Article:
FEBRUARY 19, 2021
MARCH FUTURES GO OUT WITH A BANG
March futures are going out with a bang. Prices made fresh life-of-contract highs three out of four days in this holiday-shortened week. March futures touched the week’s high at 89.23 cents per pound in the early hours of Thursday’s trading. May futures, which is now where most of the trading activity is occurring, broke through 90 cents to mark a high at 90.77. March futures settled at 88.73, up 232 points for the week. May futures settled at 90.30, up 243 points for the week. With traders almost completely out of the March contract, daily volumes have started returning to normal. Total open interest is down 285 contracts from last Thursday to 247,058.
Stocks pushed to marginal new highs this week as economic data beat expectations. U.S. retail sales were up 5.3% in January versus survey expectations of 1.2%. Clothing sales were up from December but still lag behind last year. Furniture and home furnishings continue to impress as low interest rates have continued to fuel home buying and investment. Producer prices are reflecting a healthy recovery and the Producer Price Index is up 1.7% year over year, versus an expected increase of 0.9%. Unfortunately, jobless claims increased to 861,000 this week, up 13,000 from the prior week’s level and above market expectations. Continuing claims fell just 64,000 to 4.49 million. Housing starts also showed signs of weakness as lumber prices soar to new highs. The uneven recovery, which has markets cheering additional stimulus, is at odds with the inflationary pressures in the market, which has whipsawed the value of the U.S. Dollar this week.
The Export Sales Report for the week ending February 11 showed net sales of 119,500 bales of Upland cotton for 2020/2021, 2,100 bales for 2021/2022, and 14,600 bales of Pima. Sales of Upland cotton were mainly to China (44,100 bales), and followed by Vietnam (27,200 bales). Sales for the 2021/2022 season were dominated by Turkey, where mills purchased 11,000 bales, but were offset by reductions for Bangladesh (8,900 bales). Shipments for the week were down 28 percent from the previous week at 311,800 for Upland cotton. Pima cotton exports were 11,800 bales for the week up 67% from last week.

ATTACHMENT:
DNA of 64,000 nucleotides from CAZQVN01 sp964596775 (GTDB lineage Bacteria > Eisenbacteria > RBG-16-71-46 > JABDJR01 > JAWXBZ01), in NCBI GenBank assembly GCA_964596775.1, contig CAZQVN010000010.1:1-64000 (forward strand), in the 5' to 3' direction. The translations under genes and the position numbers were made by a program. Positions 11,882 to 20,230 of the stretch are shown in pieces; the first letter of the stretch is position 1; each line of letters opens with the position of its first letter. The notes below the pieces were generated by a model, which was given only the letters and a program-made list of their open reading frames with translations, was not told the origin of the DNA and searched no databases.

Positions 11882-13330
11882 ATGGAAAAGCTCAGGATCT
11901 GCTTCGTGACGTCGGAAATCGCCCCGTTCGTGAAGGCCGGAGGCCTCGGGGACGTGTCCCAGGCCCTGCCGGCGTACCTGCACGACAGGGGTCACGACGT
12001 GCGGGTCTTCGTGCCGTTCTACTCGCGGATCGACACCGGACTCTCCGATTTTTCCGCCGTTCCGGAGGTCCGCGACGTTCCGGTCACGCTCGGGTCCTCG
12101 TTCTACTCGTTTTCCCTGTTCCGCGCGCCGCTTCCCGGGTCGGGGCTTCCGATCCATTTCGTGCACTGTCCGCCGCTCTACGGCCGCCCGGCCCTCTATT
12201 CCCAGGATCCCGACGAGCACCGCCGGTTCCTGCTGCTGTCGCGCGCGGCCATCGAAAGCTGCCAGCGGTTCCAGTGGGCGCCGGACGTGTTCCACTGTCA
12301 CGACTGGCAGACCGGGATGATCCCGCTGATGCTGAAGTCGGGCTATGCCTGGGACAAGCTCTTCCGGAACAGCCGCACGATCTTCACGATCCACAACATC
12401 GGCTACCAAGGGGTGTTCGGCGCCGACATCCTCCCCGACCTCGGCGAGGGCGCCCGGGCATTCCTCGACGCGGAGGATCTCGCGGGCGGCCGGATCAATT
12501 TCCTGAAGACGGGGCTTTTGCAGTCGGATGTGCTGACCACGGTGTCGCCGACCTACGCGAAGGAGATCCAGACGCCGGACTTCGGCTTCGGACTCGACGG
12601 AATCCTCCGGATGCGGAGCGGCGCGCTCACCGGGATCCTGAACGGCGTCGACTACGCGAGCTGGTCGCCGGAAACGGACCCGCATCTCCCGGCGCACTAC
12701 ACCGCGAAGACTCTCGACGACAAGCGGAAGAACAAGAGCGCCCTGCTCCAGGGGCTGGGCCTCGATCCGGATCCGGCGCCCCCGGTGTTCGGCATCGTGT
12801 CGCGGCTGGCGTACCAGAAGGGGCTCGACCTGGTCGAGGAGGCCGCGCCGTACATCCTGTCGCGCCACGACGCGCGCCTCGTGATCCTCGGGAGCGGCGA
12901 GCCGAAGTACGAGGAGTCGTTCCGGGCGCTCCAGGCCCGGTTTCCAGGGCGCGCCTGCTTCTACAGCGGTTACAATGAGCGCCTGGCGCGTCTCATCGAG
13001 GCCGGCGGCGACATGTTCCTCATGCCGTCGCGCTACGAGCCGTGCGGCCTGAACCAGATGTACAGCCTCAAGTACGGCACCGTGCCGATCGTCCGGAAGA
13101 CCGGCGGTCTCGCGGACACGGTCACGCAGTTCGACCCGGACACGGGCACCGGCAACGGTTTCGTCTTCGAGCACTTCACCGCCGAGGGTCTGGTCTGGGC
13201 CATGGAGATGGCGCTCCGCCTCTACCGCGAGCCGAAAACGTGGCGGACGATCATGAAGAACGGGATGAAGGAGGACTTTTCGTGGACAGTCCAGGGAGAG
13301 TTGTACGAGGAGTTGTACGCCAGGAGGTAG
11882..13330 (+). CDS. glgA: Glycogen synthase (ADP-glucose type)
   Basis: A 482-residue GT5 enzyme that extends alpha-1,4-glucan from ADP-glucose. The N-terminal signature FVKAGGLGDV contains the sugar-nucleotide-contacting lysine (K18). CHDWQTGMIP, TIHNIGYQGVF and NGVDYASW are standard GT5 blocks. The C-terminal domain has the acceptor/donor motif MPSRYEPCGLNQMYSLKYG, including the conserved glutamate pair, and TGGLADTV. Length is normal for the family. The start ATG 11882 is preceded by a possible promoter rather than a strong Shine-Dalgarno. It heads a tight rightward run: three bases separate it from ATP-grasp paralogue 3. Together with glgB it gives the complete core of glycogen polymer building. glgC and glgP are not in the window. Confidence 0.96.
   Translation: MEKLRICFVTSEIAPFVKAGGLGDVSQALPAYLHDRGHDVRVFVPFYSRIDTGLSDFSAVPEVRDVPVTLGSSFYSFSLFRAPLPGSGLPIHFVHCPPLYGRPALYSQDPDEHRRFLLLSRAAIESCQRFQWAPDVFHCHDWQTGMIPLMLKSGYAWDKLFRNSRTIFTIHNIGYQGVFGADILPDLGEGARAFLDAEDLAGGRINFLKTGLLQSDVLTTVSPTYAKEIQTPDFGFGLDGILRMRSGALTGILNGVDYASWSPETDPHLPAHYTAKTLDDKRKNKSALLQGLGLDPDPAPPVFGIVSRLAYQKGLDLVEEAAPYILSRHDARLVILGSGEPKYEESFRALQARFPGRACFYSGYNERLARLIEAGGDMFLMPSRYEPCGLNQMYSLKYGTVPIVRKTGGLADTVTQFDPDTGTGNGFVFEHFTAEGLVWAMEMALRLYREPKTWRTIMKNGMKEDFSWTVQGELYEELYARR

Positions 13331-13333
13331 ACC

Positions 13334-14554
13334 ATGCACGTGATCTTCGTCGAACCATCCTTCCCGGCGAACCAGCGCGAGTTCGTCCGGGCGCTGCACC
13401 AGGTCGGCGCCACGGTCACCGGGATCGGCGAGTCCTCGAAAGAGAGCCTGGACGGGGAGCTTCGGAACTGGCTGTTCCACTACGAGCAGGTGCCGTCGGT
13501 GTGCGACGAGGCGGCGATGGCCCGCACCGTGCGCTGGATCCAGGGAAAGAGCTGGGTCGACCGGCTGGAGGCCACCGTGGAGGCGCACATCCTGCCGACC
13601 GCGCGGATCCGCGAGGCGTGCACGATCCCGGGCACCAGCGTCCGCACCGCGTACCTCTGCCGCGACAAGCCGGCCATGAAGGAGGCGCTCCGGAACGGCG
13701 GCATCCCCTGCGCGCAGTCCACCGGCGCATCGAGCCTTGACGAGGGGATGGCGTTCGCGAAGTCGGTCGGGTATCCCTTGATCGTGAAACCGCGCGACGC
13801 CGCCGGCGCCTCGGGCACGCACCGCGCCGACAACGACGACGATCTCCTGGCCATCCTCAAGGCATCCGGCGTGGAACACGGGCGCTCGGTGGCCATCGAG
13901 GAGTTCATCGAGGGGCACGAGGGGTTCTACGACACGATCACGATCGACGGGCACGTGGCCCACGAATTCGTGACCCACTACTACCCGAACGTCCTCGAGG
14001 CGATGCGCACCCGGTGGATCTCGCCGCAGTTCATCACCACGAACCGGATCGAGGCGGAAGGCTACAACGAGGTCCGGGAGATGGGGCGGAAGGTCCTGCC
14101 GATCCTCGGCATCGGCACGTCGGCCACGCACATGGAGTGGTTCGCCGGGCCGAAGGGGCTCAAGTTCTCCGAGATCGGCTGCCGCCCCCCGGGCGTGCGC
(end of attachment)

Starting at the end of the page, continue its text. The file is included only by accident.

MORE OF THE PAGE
WORLD AGRICULTURAL OUTLOOK
The USDA held its first virtual World Agricultural Outlook conference on Thursday and Friday of this week. The conference features the USDA’s first in depth look at the 2021/2022 marketing year and provides a sort of starting point for forecasting what supply and demand may be next year. Most analysts seemed to expect cotton planted acres somewhere between the NCC’s 11.47 million acres and last year’s 12.09, with the rest of the balance sheet somewhat similar to what the Council released last week. Figures from USDA showed 2021/22 planted acres at 12.00 million acres leaning to the high side of analysts’ projections. U.S. ending stocks for 2021/22 is projected at 3.8 million bales vs. current crop estimated by USDA at 4.3 million bales. World ending stocks for 2021/22 were projected at 93.2 million bales vs. current crop estimates of 95.7 million bales.
The massive winter storm that shook the South from New Mexico to North Carolina was the central story this week. Tragic power failures have caused pain, suffering, and loss in Texas, Louisiana, and Mississippi. Early sown crops have also been lost, and there may be significant damage to wheat crops as well. Thankfully, temperatures should be warmer in the Southwest and Mid-South next week, with chances for rain resuming the week after that.
THE WEEK AHEAD
Merchants will be focused on winding down the last bit of their March futures over the next week. Otherwise, attention turns back to demand as buyers in East Asia return to the market following their New Year festivals. Attention will fall back to the Exports Sales Report, which is expected to show a slowdown in shipments caused by the severe weather.
IN THE WEEK AHEAD: